I have always loved summer reading.  To me, winter reading is the comfort food of the soul, but summer reading is the spice.  As a kid I would ride my bike to our small-town library and check out all the Nancy Drew and Cherry Ames books that I could find, and believe me, there were lots of them. I would pedal all the way home with my bike basket filled and couldn’t wait to open that first book.  I used to read them over and over, but don’t do that any more with the exception of one author.  I know I will make more than one person smile when I tell you that my favorite book is “The Egg and I” by Betty MacDonald. If you can get past a few stereotypical descriptions, which were unfortunately acceptable in those days, it is hilarious!  I read it at least once a year. I discovered this book on a shelf at our summer cabin and I started reading it as a teenager one rainy weekend when I ran out of my own reading material. It belonged to my mother and even has her maiden name pencilled inside the front cover and orange crayon marks drawn on some of the inside pages by a very bad little girl, and I am quite certain the culprit was my sister.  Betty is an educated, well-read woman who marries a man who decides to purchase a chicken farm and move to the middle of nowhere in the Pacific Northwest. This was before men included their wives in life-altering decisions such as purchasing 300 chickens and moving to a house with no indoor plumbing or electricity.  If you haven’t read it, I highly recommend adding it to your summer or winter reading list. Betty’s descriptions are fantastic and her characters so brilliantly portrayed that you know they were probably based on real people.  While you’re searching eBay or amazon.com, you might as well save on shipping and purchase another of Betty’s books, “Onions in the Stew”, which is about raising teenagers on Vashon Island in Washington. It was written in the early 50’s, but could have been written today, except for the fact that everyone, even the teenagers,  smoked all the time. After reading this, I was ready to move to Vashon Island even if it meant I had to take the ferry into work every day, as Betty did.  “The Plague and I” is about the year Betty spent in a TB sanatorium, and it is both funny and sad at the same time. It is a little harder to find than the others. Did you notice that I am on a first name basis with Betty? Sadly, we never met. She died at a fairly young age in 1958, two months before I was born. If I were to pick one person living or dead to have dinner with one evening, it would be Betty MacDonald. Why? Because she makes me smile every time I read one of her books, even if I am reading it for the umpteenth time.  I would like for the dinner to be at her house, though, the one on Vashon Island, not the one without indoor plumbing.  From reading the descriptions of her food, she was one fantastic cook.  I’m sure she would keep me laughing throughout the cocktail hour (Betty enjoyed lots of those) and dinner.  I think we would have had a lot in common, Betty and I, except for one thing:  Chickens.  Strangly enough, Betty hated the one thing that made her famous.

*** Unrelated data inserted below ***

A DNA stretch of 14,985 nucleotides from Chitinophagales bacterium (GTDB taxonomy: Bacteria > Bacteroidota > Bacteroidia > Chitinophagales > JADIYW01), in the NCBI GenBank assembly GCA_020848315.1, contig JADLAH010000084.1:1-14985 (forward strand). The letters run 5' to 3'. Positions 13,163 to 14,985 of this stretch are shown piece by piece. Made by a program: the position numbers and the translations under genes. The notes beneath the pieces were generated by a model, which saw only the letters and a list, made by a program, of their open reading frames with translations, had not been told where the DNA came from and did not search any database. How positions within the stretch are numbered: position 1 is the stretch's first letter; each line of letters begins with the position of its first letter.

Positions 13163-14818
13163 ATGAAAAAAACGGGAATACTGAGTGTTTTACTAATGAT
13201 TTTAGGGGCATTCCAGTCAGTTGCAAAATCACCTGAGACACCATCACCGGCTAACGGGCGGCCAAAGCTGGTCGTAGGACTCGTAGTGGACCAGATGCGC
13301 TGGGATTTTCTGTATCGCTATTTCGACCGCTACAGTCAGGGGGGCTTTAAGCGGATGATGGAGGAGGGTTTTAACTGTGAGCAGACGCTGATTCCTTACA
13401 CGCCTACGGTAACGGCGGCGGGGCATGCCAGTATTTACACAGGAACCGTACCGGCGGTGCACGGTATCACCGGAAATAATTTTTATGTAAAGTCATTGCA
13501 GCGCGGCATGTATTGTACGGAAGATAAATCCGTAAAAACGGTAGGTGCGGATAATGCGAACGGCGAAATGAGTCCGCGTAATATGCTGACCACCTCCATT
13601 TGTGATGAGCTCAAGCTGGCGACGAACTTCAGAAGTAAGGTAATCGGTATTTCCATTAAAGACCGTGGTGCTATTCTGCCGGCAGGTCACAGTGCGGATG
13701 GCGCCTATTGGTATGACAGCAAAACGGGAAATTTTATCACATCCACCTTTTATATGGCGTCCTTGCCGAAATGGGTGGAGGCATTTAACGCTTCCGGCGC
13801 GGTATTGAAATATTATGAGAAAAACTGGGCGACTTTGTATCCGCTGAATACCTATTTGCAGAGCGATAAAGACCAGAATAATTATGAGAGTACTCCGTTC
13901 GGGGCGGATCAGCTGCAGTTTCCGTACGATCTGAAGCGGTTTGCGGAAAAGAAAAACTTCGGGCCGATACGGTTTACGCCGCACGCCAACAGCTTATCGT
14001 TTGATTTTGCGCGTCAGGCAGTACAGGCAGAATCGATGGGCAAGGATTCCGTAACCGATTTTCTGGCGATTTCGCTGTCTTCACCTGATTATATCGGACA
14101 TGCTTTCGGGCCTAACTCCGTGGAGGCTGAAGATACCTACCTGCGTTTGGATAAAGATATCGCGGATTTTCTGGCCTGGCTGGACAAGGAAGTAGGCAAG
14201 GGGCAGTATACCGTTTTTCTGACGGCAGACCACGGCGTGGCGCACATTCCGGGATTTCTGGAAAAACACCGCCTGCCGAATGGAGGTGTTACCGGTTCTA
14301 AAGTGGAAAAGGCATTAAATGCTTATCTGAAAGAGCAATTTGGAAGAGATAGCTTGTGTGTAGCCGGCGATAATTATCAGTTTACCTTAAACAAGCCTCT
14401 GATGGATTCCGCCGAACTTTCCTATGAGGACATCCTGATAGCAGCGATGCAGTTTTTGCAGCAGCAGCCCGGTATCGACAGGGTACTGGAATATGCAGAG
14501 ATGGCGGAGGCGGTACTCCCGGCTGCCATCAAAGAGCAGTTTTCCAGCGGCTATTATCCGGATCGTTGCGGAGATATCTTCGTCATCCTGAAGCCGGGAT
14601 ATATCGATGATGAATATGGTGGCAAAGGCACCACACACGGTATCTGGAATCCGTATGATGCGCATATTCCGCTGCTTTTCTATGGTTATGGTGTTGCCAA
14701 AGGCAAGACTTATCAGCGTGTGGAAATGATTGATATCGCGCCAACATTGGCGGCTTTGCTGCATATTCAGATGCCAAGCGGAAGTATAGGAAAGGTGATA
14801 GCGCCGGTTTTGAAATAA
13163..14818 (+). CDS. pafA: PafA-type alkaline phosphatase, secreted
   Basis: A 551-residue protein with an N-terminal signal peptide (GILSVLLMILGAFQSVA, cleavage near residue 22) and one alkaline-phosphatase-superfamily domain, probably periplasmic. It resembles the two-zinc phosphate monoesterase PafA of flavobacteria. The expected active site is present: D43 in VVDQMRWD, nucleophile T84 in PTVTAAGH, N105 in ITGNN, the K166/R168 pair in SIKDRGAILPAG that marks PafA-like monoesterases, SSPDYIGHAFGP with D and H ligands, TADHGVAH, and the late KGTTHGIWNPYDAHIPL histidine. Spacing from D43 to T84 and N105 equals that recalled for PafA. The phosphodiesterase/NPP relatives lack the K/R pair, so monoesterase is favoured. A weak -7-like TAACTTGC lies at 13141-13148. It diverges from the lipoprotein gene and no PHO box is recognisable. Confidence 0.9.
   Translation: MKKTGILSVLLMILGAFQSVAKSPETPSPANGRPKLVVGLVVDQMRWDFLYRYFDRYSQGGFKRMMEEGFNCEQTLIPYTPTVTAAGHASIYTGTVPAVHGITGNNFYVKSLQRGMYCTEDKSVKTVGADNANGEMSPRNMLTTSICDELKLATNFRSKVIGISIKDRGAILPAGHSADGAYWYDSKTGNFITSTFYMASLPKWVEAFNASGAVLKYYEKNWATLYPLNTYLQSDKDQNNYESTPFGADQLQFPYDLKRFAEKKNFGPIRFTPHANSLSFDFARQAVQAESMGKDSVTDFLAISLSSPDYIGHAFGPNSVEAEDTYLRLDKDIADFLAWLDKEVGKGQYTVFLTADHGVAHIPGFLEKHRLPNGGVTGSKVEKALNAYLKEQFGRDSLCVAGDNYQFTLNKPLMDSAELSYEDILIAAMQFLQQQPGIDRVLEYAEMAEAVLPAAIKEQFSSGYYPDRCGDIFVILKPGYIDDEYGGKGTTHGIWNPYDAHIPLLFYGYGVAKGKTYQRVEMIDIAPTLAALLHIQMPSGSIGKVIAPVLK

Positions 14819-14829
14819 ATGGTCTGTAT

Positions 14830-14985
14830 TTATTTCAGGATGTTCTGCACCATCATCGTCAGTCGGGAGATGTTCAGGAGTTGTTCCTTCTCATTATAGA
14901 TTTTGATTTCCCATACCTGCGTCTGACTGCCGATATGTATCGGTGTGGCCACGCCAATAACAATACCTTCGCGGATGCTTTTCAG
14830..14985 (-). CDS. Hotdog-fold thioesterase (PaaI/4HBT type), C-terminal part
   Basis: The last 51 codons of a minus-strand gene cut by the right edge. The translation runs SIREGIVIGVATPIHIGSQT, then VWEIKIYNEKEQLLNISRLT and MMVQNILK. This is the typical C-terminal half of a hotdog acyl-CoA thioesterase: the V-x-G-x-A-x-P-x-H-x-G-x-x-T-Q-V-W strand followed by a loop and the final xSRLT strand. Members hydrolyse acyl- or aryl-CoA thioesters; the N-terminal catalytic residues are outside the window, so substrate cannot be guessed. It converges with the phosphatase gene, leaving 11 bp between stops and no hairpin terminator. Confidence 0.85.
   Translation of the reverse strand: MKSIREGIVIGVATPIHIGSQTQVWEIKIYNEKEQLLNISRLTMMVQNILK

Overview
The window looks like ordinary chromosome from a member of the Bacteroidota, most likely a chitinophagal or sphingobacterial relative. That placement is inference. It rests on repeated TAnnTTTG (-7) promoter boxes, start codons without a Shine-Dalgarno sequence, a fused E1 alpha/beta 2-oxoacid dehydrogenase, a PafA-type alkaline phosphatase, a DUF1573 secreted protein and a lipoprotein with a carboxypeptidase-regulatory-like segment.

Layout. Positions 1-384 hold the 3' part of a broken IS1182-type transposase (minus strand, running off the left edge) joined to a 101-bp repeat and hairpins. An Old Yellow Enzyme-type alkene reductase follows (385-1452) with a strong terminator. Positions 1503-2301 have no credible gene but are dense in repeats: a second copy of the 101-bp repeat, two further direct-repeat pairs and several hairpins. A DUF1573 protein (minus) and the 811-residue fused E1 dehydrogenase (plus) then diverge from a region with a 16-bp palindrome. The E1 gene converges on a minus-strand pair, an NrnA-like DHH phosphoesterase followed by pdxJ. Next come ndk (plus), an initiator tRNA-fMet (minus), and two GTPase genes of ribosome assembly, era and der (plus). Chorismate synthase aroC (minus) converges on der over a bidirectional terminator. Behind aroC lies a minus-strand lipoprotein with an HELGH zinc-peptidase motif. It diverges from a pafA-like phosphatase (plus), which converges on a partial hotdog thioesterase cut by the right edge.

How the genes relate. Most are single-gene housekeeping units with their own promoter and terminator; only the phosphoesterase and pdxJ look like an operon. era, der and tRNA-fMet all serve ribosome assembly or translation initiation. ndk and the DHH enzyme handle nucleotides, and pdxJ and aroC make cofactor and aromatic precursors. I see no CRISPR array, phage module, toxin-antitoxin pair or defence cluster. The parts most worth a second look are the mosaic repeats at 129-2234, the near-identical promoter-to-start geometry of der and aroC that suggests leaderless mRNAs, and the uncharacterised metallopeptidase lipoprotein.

Read Full Post »